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 people involved | time:2023-11-30 03:46:51

This mermaid's cap has contributed its quota to the superstitions of witchcraft. An Irish story tells how Red James was aroused from sleep one night by noises in the kitchen. Going down to the door, he saw a lot of old women drinking punch around the fireplace, and laughing and joking with his housekeeper. When the punchbowl was empty, they all put on red caps, and singing

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"By yarrow and rue, And my red cap too, Hie me over to England,"

envelope, and from it drew out several sheets of green

they flew up chimney. So Jimmy burst into the room, and seized the housekeeper's cap, and went along with them. They flew across the sea to a castle in England, passed through the keyholes from room to room and into the cellar, where they had a famous carouse. Unluckily Jimmy, being unused to such good cheer, got drunk, and forgot to put on his cap when the others did. So next morning the lord's butler found him dead-drunk on the cellar floor, surrounded by empty casks. He was sentenced to be hung without any trial worth speaking of; but as he was carted to the gallows an old woman cried out, "Ach, Jimmy alanna! Would you be afther dyin' in a strange land without your red birredh?" The lord made no objections, and so the red cap was brought and put on him. Accordingly when Jimmy had got to the gallows and was making his last speech for the edification of the spectators, he unexpectedly and somewhat irrelevantly exclaimed, "By yarrow and rue," etc., and was off like a rocket, shooting through the blue air en route for old Ireland.[92]

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[92] Kennedy, Fictions of the Irish Celts, p. 168.

In another Irish legend an enchanted ass comes into the kitchen of a great house every night, and washes the dishes and scours the tins, so that the servants lead an easy life of it. After a while in their exuberant gratitude they offer him any present for which he may feel inclined to ask. He desires only "an ould coat, to keep the chill off of him these could nights"; but as soon as he gets into the coat he resumes his human form and bids them good by, and thenceforth they may wash their own dishes and scour their own tins, for all him.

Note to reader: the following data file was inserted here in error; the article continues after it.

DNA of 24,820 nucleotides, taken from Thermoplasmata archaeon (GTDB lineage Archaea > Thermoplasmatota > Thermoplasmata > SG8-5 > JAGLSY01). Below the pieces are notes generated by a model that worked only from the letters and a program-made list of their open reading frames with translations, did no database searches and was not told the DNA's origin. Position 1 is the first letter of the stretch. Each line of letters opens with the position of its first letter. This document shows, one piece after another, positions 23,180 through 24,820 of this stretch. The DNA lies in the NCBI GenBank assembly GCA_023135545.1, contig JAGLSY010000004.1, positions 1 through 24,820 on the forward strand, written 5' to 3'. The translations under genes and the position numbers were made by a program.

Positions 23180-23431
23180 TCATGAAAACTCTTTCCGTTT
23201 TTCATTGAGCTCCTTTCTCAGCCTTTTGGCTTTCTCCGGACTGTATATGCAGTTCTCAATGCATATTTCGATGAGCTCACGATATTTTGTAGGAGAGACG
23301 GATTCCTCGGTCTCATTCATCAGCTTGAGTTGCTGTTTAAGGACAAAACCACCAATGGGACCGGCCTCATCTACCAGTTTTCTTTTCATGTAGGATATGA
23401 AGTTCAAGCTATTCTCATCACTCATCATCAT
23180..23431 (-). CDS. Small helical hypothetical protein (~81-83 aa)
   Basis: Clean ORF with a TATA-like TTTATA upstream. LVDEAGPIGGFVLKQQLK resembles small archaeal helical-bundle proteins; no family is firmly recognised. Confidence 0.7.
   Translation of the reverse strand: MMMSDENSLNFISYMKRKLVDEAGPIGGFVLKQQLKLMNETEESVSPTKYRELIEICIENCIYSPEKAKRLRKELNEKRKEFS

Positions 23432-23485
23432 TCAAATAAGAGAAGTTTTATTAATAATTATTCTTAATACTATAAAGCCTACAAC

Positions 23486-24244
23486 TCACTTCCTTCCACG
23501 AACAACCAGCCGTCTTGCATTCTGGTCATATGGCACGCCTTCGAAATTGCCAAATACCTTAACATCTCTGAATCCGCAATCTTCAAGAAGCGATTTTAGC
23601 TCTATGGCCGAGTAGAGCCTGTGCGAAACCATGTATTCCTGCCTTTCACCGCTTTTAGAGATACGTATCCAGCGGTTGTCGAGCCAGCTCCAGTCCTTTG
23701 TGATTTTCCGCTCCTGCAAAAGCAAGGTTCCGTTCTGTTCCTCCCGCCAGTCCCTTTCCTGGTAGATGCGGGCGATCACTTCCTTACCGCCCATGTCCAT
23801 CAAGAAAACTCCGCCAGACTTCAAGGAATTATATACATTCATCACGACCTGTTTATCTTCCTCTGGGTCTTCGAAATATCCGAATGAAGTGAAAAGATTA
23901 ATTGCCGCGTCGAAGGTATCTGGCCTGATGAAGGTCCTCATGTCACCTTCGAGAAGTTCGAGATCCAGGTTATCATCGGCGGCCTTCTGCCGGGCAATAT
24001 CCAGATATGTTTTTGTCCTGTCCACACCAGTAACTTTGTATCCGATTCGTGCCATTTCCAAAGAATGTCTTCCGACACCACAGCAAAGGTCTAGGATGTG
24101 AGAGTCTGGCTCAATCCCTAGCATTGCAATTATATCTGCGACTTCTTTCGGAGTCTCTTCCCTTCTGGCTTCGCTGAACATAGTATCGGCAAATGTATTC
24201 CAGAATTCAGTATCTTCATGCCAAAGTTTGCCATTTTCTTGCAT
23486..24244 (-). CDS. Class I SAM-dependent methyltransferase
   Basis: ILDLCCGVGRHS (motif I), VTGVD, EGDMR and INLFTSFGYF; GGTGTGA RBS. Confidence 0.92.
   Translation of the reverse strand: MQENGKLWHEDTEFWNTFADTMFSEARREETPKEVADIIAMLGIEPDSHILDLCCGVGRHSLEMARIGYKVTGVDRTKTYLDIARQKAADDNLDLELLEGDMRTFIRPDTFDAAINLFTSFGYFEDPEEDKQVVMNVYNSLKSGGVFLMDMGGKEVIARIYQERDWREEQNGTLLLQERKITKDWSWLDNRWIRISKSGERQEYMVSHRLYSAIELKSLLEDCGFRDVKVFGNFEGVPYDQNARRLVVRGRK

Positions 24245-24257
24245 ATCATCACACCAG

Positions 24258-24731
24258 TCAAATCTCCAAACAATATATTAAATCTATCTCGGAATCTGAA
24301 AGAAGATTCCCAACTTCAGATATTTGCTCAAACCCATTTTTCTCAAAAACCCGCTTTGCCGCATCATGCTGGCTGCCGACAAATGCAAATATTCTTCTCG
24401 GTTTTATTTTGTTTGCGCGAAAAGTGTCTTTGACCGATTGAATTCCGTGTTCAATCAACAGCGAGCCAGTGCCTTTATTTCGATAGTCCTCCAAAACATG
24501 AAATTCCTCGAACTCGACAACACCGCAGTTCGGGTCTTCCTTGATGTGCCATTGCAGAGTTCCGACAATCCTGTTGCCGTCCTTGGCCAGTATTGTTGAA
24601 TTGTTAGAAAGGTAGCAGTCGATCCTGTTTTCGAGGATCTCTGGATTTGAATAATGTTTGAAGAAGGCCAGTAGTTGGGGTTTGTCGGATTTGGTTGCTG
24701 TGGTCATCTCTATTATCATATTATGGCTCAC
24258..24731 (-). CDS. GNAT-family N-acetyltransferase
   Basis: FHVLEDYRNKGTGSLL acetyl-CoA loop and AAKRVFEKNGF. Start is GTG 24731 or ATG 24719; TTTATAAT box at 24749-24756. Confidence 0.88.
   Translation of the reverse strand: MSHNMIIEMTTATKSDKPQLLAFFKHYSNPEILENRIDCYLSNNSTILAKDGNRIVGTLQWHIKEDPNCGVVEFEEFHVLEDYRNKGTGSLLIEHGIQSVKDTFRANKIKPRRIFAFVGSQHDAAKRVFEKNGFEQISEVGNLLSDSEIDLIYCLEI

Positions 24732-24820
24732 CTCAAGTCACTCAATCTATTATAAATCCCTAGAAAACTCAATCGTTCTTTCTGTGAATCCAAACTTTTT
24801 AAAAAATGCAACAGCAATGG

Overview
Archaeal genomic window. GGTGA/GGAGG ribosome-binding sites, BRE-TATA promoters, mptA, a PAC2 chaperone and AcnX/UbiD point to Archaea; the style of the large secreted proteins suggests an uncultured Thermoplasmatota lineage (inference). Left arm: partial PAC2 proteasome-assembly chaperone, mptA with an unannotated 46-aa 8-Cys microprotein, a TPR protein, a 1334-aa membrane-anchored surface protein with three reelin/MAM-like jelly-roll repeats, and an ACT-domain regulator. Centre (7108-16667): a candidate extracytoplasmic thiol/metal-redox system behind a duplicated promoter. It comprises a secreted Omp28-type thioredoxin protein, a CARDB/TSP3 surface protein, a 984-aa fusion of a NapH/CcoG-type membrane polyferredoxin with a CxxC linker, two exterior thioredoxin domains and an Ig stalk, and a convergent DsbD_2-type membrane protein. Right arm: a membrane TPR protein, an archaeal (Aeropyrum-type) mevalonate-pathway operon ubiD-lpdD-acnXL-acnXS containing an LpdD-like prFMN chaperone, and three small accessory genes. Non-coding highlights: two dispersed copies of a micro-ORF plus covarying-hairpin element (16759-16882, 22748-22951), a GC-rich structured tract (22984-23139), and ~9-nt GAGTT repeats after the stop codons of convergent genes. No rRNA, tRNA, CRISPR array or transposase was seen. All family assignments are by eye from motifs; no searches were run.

But we are diverging from the subject of swan-maidens, and are in danger of losing ourselves in that labyrinth of popular fancies which is more intricate than any that Daidalos ever planned. The significance of all these sealskins and feather-dresses and mermaid caps and werewolf-girdles may best be sought in the etymology of words like the German leichnam, in which the body is described as a garment of flesh for the soul.[93] In the naive philosophy of primitive thinkers, the soul, in passing from one visible shape to another, had only to put on the outward integument of the creature in which it wished to incarnate itself. With respect to the mode of metamorphosis, there is little difference between the werewolf and the swan-maiden; and the similarity is no less striking between the genesis of the two conceptions. The original werewolf is the night-wind, regarded now as a manlike deity and now as a howling lupine fiend; and the original swan-maiden is the light fleecy cloud, regarded either as a woman-like goddess or as a bird swimming in the sky sea. The one conception has been productive of little else but horrors; the other has given rise to a great variety of fanciful creations, from the treacherous mermaid and the fiendish nightmare to the gentle Undine, the charming Nausikaa, and the stately Muse of classic antiquity.

[93] Baring-Gould, Book of Werewolves, p. 133.

We have seen that the original werewolf, howling in the wintry blast, is a kind of psychopomp, or leader of departed souls; he is the wild ancestor of the death-dog, whose voice under the window of a sick-chamber is even now a sound of ill-omen. The swan-maiden has also been supposed to summon the dying to her home in the Phaiakian land. The Valkyries, with their shirts of swan-plumage, who hovered over Scandinavian battle-fields to receive the souls of falling heroes, were identical with the Hindu Apsaras; and the Houris of the Mussulman belong to the same family. Even for the angels,--women with large wings, who are seen in popular pictures bearing mortals on high towards heaven,--we can hardly claim a different kinship. Melusina, when she leaves the castle of Lusignan, becomes a Banshee; and it has been a common superstition among sailors, that the appearance of a mermaid, with her comb and looking-glass, foretokens shipwreck, with the loss of all on board.

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